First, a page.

Part of yesterday’s IKN Weekly IKN388. This isn’t just a problem for Las Bambas, the whole of the copper mining industry needs to pay attention to this development.
Bambas: Trucks are the problem
“Relax. Nothing is under control.“
Adi Da Samray
As noted on the blog late Friday,
one man died during clashes between with police in Peru when locals blocked
roads to protest about trucks coming out of the Las Bambas copper mine in the
highland Apurimac region. We now have more details, as the protests happened
around 50km from the mine, the clashes were very violent and along with the
dead person, reports are of scores of locals and 20 police officers injured.
So what’s the problem? The answer
is very poor community planning by MMG, owners of Las Bambas, as well as
previous owners Xstrata. Once upon a time when Las Bambas was owned by Xstrata
(later taken over by Glencore) the plan was to build a 215km concentrates
pipeline to connect the mine to the Xstrata-owned Tintaya mine, a little closer
to the coast. From there it would join the existing transport infrastructure.
But in the end the pipeline plan was deemed too expensive and dropped. Cut to
today and Las Bambas now close to its full production rhythm, no pipeline
built, the concentrate has to get to the coast somehow and we end up with this
being published by Reuters (10):
Congressman Richard Arce, who represents Apurimac, said the
man was shot dead by police and that scores of people from towns nearby were
A photograph from the clash provided by Arce’s office showed
a man lying belly-up on blood-stained stones in a field.
The protesters were upset because of the heavy dust and
noise on the road where trucks transport the Chinese-owned mine’s copper
concentrates, Solano and Arce said.
“On a recent visit I saw 97 trucks carrying 30 tonnes
of concentrates in 22 minutes. Passing by in front of people’s homes,”
Arce said. “That would be outrageous to anyone.”
The facts back that up. According
to the latest figures from Peru’s Ministry of Energy and Mining website (11),
Las Bambas produced 34,983 metric tonnes
of copper in the month of August 2016 alone, that’s right on its expected
production clip. I don’t have the exact figure at hand but the conc there is
known to be higher grades than the industry average and I’ve heard off-record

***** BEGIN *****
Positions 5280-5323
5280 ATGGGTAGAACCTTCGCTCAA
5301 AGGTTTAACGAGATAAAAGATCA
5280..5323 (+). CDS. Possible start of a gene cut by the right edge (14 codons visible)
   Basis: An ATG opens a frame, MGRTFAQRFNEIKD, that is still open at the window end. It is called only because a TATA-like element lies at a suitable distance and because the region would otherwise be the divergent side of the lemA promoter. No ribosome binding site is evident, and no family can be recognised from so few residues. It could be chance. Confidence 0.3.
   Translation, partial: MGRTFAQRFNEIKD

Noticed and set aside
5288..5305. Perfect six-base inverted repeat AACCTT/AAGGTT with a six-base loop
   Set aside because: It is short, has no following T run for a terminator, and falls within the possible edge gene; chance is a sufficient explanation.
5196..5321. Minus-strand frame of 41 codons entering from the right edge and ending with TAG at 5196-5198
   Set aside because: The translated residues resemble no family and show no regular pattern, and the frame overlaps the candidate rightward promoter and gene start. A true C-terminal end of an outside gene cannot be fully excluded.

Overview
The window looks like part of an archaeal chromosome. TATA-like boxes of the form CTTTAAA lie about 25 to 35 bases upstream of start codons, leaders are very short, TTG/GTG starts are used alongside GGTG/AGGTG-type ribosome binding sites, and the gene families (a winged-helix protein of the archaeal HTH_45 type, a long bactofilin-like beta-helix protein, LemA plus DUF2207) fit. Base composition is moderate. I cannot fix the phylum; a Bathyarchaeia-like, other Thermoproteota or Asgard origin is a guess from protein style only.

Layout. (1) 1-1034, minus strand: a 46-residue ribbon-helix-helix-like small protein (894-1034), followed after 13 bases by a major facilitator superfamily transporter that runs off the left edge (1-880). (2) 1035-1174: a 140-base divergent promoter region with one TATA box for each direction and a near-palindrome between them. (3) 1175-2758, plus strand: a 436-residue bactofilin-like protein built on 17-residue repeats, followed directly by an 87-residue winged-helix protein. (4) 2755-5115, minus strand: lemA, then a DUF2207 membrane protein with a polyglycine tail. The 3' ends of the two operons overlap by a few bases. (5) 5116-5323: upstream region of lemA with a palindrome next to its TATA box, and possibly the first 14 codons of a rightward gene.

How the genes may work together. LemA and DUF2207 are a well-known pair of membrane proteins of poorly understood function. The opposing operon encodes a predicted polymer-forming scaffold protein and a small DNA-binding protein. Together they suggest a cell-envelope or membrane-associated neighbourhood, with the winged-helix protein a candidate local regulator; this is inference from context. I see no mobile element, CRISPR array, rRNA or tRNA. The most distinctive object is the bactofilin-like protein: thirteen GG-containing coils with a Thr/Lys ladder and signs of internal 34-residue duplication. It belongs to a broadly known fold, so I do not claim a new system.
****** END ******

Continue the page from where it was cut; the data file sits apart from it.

that they’re running it at 30% copper, so if we run with that number we can
estimate Las Bambas needs to ship out 116,667 metric tonnes of material to the
coast of Peru per month. At 30 metric tonnes per truck that’s 3,889 truck trips
per month, though I’d expect some trucks are overloaded somewhat (in typical
Peru fashion) and carry an average of 40mt per trip, so that would be 2917
trips. So taking everything into account and splitting differences, let’s call
it 3,400 trucks a month.
As there are 720 hours in a (30 day)
month, that’s an average 4.7 trucks per hour, 24 hours a day, seven days a
week, 365 days a year rumbling past your (previously quiet and bucolic)
farmhouse 50km from the mine site. And as that includes all night-time hours,
the true figure is more likely to be ten trucks an hour in the daytime (one
every six minutes) and as they’ll naturally bunch into a convoy formation on
the way down, Congressman Richard Arce is right. And then they have to come
back up the hill again. My stars the locals must be pissed with this sudden
deterioration in their lifestyles, let alone things like danger and the dust
(often on dirt track unpaved roads) and let’s note, this problem and last
week’s violent flare-up that left one dead (social media unofficially reports
three dead) and many dozens injured was 40km to 50km away from the mine and not
in the zone of influence where locals get financial support. All of the
annoyance, none of the compensation and if nothing is done it’s only going to
get worse when the Haquira project owned by First Quantum and located just down
the road from Las Bambas comes online in a few years’ time.
I could go on about this, there are
several directions in which this analysis could continue but the most obvious
one is that cutting corners and doing things on the cheap in a country with
poor internal transport infrastructure such as Peru is a recipe for community
disaster. Peru is currently marketing itself as the place to go big pit mining
and a better option than Chile (for example) because of its lower cost base.
What we see above is the flipside of cheap, which can turn out to be far more
expensive for all concerned, be it company, local residents or the country
itself, than doing things the right way from the beginning. Also, be clear that
this particular combination of infrastructure and community risk is going to be
a growing concern across the whole LatAm region and can apply to Colombia,
Ecuador (hello SolGold) and Andean Argentina, as well as this corner of Peru. However
Peru is a decent test case, as its infrastructure varies greatly depending on
where you are (e.g. Cajamarca is generally good, Apurimac is particularly bad).
Interestingly and as a final thought (without labouring the point, as I really
could spend pages on the subject) Chile holds a massive advantage here.